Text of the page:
Clearly self-published, possibly plagiarised, and stuffed with low-resolution images likely downloaded from the internet, this book offers nothing new to Cars history. Save your $20.

My long story:

On Monday night I heard the surprising news that there was a new book about The Cars that was just published. C’mon, you know me… I had to jump right on that train! I found the book online and ordered it up via Amazon Prime that same night. While I waited for its arrival I poked around to see what I could discover about this unexpected addition to The Cars’ legacy.

My cursory research into the publication and the author turned up few details. The book appears to be part of a larger series of celebrity biographies churned out through Blurb, a self-publishing website where a product like this one would cost either $6 or $14 (approximately, and depending on if the author chose economy or standard color printing). Vincent Price has published at least 25 of these readers in the last four months.

So today, Friday, mine came.

I can’t beat around the bush. I was definitely disappointed after my first flip-through, but only to a certain extent: I knew that weighing in at only sixty-eight pages, I wasn’t going to get a long, detailed history of the band. I was not wrong. But upon closer inspection, there were other immediate and stronger impressions that left me feeling more angry than anything else.

Let me give you the basics:

  1. The book is paperback, measures at 6″ x 9″ and, as I mentioned, is sixty-eight pages long.
  2. There are thirty-five pages containing generously-spaced text, and thirty-three pages printed with a total of fifty-five images, mostly in color with some black and white.
  3. The cover of the book includes no title, author, or publishing house information. There is no writing on the front, back, or spine, other than the band’s original logo and a barcode.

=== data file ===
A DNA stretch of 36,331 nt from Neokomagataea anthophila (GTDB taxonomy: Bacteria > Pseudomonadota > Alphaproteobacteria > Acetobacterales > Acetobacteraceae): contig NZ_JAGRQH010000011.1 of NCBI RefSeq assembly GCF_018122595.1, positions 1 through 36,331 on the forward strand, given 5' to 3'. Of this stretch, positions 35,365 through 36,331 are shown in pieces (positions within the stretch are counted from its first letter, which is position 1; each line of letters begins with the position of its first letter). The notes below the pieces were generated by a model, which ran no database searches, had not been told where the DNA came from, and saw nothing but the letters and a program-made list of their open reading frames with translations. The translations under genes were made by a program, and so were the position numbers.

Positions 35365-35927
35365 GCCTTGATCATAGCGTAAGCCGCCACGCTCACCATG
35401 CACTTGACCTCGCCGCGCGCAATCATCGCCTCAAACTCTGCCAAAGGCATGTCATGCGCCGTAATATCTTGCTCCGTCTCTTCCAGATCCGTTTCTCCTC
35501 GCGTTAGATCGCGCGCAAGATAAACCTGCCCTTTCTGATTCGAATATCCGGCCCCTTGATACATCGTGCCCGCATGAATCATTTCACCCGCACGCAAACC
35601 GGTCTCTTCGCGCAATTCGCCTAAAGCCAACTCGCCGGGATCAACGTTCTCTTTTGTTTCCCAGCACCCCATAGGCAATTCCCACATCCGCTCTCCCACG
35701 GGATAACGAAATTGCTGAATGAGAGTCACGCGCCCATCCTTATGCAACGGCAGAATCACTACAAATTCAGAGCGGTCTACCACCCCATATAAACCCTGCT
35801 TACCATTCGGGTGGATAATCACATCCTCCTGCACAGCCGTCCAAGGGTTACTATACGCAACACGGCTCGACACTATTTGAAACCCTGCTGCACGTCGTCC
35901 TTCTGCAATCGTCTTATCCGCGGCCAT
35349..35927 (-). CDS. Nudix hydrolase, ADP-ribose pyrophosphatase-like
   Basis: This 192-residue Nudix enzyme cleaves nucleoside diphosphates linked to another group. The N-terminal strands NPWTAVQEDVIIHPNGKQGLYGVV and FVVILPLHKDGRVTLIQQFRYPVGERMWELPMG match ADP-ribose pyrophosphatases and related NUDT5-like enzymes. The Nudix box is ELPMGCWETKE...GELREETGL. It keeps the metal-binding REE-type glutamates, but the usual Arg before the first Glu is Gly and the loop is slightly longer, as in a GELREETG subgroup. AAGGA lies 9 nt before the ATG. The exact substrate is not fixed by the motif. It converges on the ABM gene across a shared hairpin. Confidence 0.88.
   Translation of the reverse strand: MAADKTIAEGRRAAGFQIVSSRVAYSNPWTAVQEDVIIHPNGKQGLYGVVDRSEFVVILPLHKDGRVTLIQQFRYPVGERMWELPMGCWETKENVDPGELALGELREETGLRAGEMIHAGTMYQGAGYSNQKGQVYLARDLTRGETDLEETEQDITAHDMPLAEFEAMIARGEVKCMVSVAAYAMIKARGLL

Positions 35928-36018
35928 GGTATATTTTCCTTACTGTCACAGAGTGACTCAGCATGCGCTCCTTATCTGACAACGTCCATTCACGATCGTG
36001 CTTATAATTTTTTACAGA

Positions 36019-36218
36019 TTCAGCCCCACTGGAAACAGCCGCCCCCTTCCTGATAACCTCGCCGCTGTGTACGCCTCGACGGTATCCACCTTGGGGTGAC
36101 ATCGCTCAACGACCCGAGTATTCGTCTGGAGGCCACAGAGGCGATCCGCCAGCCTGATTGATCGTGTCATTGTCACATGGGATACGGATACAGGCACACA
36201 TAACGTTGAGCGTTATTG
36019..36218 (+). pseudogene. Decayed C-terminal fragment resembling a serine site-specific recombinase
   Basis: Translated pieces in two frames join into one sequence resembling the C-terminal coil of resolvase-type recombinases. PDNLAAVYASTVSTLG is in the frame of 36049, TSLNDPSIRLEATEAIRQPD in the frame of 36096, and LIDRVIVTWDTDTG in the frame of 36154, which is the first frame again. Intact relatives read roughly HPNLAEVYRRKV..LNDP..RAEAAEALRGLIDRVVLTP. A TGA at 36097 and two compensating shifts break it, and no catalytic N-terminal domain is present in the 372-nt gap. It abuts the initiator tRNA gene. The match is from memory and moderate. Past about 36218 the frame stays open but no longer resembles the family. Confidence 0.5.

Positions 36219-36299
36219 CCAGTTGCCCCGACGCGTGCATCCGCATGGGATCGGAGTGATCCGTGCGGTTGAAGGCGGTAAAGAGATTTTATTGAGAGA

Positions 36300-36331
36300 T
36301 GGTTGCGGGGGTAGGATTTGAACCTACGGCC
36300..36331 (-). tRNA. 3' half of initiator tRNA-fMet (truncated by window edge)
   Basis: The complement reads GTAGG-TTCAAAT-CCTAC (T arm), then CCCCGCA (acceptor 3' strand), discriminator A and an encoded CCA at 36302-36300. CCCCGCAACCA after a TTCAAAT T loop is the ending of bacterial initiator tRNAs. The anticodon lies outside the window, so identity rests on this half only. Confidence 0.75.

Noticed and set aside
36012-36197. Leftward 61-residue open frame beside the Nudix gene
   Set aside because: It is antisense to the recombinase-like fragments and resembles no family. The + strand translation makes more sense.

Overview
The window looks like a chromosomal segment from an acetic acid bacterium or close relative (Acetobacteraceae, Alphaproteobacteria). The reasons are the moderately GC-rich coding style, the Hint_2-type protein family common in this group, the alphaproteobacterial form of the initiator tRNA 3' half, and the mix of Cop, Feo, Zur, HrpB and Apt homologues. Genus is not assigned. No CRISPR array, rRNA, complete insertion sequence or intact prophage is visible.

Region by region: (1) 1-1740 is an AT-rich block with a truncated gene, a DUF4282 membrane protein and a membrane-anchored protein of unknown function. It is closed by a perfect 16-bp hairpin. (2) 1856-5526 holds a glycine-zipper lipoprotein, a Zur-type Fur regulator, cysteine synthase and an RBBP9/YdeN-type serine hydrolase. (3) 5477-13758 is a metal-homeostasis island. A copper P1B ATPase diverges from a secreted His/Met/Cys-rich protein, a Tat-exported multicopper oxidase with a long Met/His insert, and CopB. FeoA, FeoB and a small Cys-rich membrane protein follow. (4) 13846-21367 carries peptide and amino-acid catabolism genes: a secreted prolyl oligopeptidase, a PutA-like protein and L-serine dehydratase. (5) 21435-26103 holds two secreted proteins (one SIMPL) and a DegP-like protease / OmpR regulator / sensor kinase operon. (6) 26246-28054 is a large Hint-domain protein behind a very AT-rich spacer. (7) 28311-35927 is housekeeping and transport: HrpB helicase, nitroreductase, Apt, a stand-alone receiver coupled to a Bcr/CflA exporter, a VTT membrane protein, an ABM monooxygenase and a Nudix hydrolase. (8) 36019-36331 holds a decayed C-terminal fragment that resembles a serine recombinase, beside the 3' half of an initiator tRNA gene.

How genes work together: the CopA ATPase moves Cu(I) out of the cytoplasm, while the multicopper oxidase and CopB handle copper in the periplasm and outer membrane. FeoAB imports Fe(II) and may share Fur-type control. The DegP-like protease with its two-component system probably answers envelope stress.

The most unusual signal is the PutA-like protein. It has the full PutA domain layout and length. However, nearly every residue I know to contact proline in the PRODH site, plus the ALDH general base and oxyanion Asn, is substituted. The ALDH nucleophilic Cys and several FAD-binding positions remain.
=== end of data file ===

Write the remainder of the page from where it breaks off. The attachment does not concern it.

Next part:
4. There is no title page, copyright page, or any kind of heading, subheading, or introduction inside the book.
  5. The author’s name does not appear anywhere in or on this book.
  6. There is no publisher information in or on the book; not the publisher’s name or location, nor the date of publication.
  7. There are no acknowledgements or photo credits anywhere in the book.
  8. There is no bibliography.

Did I get some “lemon” copy of the book? Did Amazon or Blurb print it wrong? Maybe… but I double-checked with my friend, Craig, and his looks the same as mine. So we’ll keep going…

The text starts out with about two dozen paragraphs giving a brief (and slightly inaccurate) history of The Cars. This appears to be a narrative based almost entirely on an article called “The Cars” by A.J. Wachtel (for Music Museum of New England). I believe Price attempted to restate Wachtel’s research in order to make it his own, and I will just gently say that it seems like he did not have the benefit of an editor OR a proofreader, and he was very much in need of both.

Now here’s where I might not be so gentle. There are some very obvious and unhappy flaws in this book.

The rest of the text appears to be a cut-and-paste job of three articles that are currently posted online. In the order that they appear in the book, they are:

  1. “The Cars’ ‘Drive’ to the Rock Hall” by Jim Sullivan, April 12, 2018, bestclassicbands.com
  2. “Second Gear: After 24 Years, The Cars Return” with Ilana Kaplan, April 20, 2011, interviewmagazine.com
  3. “The Cars Take on Their Critics” by Mikal Gilmore, October 30, 1980, rollingstone.com

Incredibly, there is no introduction to these articles, no proper credit given, no acknowledgement of the other writers, no reference to the source material at all. Instead, the text is very slightly altered to change the tense of the interviews. For example, in the piece by Interview Magazine, Ilana Kaplan posed questions directly to Greg Hawkes, like, “Did you ever think there would be a reunion like this after so long?” Price edited the text to read, “Had Greg ever thought there’d have been a reunion like this after so long?”